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Soft Computing in Smart Grid with Decentralized Generation and Renewable Energy Storage System Planning

Electrical Engineering Department, Imam Mohammad Ibn Saud Islamic University (IMSIU), Riyadh 11564, Saudi Arabia
Biomedical Engineering Department, College of Engineering, University of Warith Al-Anbiyaa, Karbala 56001, Iraq
Department of Computer Science & Engineering, Swami Keshvan and Institute of Technology, Management & Gramothan (SKIT), Jaipur 302017, Rajasthan, India
Department of Computer Science, College of Computer Engineering and Sciences, Prince Sattam Bin Abdulaziz University, Alkharj 11942, Saudi Arabia
Security Engineering Lab, Computer Science Department, Prince Sultan University, Riyadh 11586, Saudi Arabia
Department of Electronics and Electrical Communications Engineering, Faculty of Electronic Engineering, Menoufia University, Menouf 32952, Egypt
Department of Electrical and Computer Engineering, College of Science and Engineering, Idaho State University, Pocatello, ID 83209, USA
Electronics and Communications Engineering Department, College of Engineering and Technology, Arab Academy for Science, Technology and Maritime Transport, Alexandria 21500, Egypt
School of Electrical Engineering, Vellore Institute of Technology, Chennai 600127, Tamil Nadu, India
Department of Computer Science and Engineering, PSN College of Engineering and Technology, Tirunelveli 627152, Tamil Nadu, India
Authors to whom correspondence should be addressed.
Energies 2023, 16(6), 2655;
Submission received: 26 January 2023 / Revised: 24 February 2023 / Accepted: 9 March 2023 / Published: 11 March 2023


Distributed Power Generation and Energy Storage Systems (DPG-ESSs) are crucial to securing a local energy source. Both entities could enhance the operation of Smart Grids (SGs) by reducing Power Loss (PL), maintaining the voltage profile, and increasing Renewable Energy (RE) as a clean alternative to fossil fuel. However, determining the optimum size and location of different methodologies of DPG-ESS in the SG is essential to obtaining the most benefits and avoiding any negative impacts such as Quality of Power (QoP) and voltage fluctuation issues. This paper’s goal is to conduct comprehensive empirical studies and evaluate the best size and location for DPG-ESS in order to find out what problems it causes for SG modernization. Therefore, this paper presents explicit knowledge of decentralized power generation in SG based on integrating the DPG-ESS in terms of size and location with the help of Metaheuristic Optimization Algorithms (MOAs). This research also reviews rationalized cost-benefit considerations such as reliability, sensitivity, and security studies for Distribution Network (DN) planning. In order to determine results, various proposed works with algorithms and objectives are discussed. Other soft computing methods are also defined, and a comparison is drawn between many approaches adopted in DN planning.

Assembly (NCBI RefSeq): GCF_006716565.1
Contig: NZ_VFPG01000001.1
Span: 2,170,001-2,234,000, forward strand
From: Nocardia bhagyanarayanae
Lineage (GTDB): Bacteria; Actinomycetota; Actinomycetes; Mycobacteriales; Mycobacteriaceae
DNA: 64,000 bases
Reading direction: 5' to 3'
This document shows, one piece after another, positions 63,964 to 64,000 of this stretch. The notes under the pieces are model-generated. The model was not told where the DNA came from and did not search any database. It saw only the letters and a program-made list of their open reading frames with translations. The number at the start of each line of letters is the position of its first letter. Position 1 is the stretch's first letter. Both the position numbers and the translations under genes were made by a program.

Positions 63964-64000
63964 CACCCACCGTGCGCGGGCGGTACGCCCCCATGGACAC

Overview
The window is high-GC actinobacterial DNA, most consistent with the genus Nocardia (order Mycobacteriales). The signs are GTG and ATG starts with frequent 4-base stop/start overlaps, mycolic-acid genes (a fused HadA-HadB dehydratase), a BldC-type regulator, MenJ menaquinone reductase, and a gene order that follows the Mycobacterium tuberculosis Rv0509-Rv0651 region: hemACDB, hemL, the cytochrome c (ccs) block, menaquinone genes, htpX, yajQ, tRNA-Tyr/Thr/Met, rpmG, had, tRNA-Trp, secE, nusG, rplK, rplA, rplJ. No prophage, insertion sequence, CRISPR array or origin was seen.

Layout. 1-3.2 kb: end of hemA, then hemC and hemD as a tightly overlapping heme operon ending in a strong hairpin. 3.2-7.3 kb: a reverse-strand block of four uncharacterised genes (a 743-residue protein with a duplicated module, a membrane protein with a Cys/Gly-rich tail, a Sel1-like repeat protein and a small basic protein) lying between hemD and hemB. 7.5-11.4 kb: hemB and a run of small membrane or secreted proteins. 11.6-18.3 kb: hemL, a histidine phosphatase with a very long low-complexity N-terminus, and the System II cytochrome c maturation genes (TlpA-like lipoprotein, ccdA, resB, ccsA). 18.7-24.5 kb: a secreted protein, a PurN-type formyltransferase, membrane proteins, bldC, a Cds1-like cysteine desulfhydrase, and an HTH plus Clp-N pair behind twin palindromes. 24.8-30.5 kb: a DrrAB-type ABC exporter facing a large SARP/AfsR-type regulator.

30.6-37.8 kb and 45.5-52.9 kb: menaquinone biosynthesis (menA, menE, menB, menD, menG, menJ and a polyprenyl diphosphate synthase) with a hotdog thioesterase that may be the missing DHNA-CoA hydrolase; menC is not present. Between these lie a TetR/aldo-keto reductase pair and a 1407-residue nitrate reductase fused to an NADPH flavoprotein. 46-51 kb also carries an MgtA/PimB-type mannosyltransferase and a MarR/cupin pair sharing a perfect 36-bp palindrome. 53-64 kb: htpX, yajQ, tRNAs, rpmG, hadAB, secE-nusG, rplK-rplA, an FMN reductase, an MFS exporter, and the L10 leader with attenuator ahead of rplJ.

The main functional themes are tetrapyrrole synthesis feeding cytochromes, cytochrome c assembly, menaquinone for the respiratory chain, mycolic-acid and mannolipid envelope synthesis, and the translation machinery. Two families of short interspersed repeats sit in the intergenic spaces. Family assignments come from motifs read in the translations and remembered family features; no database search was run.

1. Introduction

Modern power systems have been transitioning from conventional centralized models into more decentralized grids that take advantage of Renewable Energy (RE) sources and Energy Storage Systems (ESSs) [1]. The intrinsic and variable nature of the RE sources influences the power network’s unwavering quality because of the abundant age of energy at some other point [2]. When researching planning [3] and Distributed Power Generation (DPG) operational segments, there are many critical challenges to consider. The existence of DPG demands the definition of multiple variables, including the optimization technology to be used, the capacity of units, the optimal placement, and the network connection. Power Loss (PL), voltage profile, stability, and reliability are accurately studied about DPG. As DPG penetration increases, system developers benefit from an optimization method to demonstrate the optimal solution for a given DN.